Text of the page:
The Ed Show | February 01, 2013
>>> show." you like numbers? i got numbers for you tonight there is big economic news today. records are being broken. but there is still a major story of income inequality underneath all of this. first, the numbers. the nation's economy added 157,000 jobs in january, and the unemployment rate , well, it ticked up to 7.9%. but the jobs numbers for november and december were revised upwards significantly. this means more than two million jobs were created last year. the best number since 2005 and better than seven out of eight years in the bush/cheney era. . now the economy has now gained 5.5 million jobs out of the 8.74 million jobs lost in the great recession. we got a long way to go. no doubt about it. now the stock market is on a roll. it topped 14,000 today for the first time since 2007 . 100,000 construction jobs were added in the last four months of 2012 , and today chrysler posted its highest sales in five years. and there is another side of this story, of course. millions of people are still out of work. the economy actually shrank by a tenth of a point last quarter because of what? government cutbacks. 2/3 of americans are planning to delay the retirement according to "the wall street journal " because of the financial losses. income stagnation and layoffs over the past several years. income inequality in the united states actually, folks, has gotten worse. and we now rank in the middle of latin american countries , which have historically had poor economies and high levels of income inequality . we got a lot of work to do. let's turn to senator bernie sander of vermont. senator, great to have you with us tonight. thanks for joining us.
>> good. my pleasure.
>> there is still an ugly underbelly to this economy as it stands right now. this past election was themed about and focused on the middle class . what can we do, senator, moving forward here in the short-term? your thoughts.
>> well, first of all, ed, we have to do exactly what you were doing now and focus on an issue that gets very, very little attention. that is the fact that we have the most unequal distribution of wealth and income of any major country on earth, worse today in the united states than at any time since 1928 before the great depression. and from a moral perspective, moral, we have to ask ourselves whether we think it is acceptable that the top 1% owns 35% of the wealth in america when the bottom 60% owns 2.3% of the wealth. whether it is acceptable that the top 1% earn morse income than the bottom 50%. and in the last study that we saw in 2010 , 93%, 93% of all new income went to the top 1%. is that the kind of country that we feel comfortable living in?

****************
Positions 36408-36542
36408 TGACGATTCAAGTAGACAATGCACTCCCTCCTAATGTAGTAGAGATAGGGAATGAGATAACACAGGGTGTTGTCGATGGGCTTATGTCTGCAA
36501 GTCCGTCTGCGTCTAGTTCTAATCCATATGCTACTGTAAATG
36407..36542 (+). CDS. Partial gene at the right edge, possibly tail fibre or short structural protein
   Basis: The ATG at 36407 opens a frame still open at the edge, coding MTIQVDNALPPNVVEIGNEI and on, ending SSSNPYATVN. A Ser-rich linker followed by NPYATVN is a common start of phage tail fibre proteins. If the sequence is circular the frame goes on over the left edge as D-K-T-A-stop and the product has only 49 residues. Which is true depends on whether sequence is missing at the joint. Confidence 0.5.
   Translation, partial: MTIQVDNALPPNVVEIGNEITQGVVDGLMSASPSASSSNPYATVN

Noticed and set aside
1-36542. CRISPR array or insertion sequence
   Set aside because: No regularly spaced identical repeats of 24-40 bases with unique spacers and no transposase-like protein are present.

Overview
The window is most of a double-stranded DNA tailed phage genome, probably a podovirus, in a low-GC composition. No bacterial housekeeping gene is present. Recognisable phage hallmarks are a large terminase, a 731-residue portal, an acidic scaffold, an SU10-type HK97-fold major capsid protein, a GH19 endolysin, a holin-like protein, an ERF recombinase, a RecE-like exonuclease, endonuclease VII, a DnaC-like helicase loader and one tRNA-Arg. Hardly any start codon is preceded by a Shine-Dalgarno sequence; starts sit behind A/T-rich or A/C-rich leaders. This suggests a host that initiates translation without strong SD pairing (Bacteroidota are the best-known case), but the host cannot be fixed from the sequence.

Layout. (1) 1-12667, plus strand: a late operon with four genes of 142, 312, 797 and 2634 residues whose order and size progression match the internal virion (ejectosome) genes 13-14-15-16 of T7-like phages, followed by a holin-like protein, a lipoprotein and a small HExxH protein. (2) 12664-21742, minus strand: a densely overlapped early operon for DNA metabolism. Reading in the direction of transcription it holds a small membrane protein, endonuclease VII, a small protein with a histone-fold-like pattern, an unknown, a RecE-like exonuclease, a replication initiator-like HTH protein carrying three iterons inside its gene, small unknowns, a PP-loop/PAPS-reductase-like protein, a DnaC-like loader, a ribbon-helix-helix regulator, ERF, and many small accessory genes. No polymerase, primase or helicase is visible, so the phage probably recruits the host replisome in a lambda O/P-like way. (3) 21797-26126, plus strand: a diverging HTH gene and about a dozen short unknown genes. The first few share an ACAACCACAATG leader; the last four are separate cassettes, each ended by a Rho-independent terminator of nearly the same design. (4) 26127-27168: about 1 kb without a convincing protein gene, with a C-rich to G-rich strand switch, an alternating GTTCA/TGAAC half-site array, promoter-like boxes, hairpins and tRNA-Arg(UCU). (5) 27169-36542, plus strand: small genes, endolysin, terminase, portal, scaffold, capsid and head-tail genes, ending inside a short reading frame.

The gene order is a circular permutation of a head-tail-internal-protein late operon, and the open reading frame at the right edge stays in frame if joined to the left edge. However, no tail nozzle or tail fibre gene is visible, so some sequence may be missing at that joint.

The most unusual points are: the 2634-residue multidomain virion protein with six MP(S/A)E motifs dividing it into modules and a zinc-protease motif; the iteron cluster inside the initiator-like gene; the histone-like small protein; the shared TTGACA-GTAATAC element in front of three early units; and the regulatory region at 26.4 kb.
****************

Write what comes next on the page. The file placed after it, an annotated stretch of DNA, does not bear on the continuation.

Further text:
>> i don't think so. i don't think the american people believe that. and i think that's what this election was all about. i mean, when you look at it, middle class families earned more in 1996 than today. i mean, it's absolutely amazing. the middle class are still asked to share the sacrifice with the cuts to the big three.
>> that's right.
>> we have to grab this conversation.
>> that's exactly right. and, ed, what this is also about, it's not only morality and fairness, it is about politics. because what do you think the big money folks are doing? the big corporations who are enjoying record-breaking profits? the wealthiest people doing phenomenally well. they're not sitting on their money. they're putting huge amounts of money into the political process so they get even more tax breaks , more ability to outsource our jobs, more ability to put their money in tax havens in the cayman islands . it's not only a political issue, it's an economic issue. that is if consumers do not have the money, if the middle class and working families do not have the income to spend, how are you going to create jobs? how are you going to create jobs?
>> senator, your thoughts on what policies would reduce this wide gulf of income inequality ?
>> let me just kick off a very few. i think what almost all economists recognize is that when real unemployment is over 14%, counting those people who have given up looking for work and are working part-time, we need to invest significant sums of money, rebuilding our crumbling infrastructure -- roads, bridges, water systems,s that transit, et cetera . second of all, given the threat of global warming , we need to invest very heavily and create jobs in weatherization, energy efficient and sustainable unreasonable. that's one area, ed, if we are aggressive, we can create many millions of jobs rather quickly. second of all, we have got to demand that wall street stop sitting on the huge amounts of money they are and get that money out to the productive economy so small and medium-sized businesses have the capital to expand and also create new jobs. that.
>> is a plan that needs to be discussed. and americans ought to get behind. senator bernie sanders , thanks for joining us tonight. i appreciate it.
>>> coming up, geraldo rivera wants to be new jersey's next senator. we have an exclusive first look at his first campaign ad , next.
>>> and our panel will weigh in on geraldo as well as scott brown 's political future. eugene brown , michael tomasky and michelle goldberg will join me. stay tuned. you're watching "the ed show" on msnbc. we're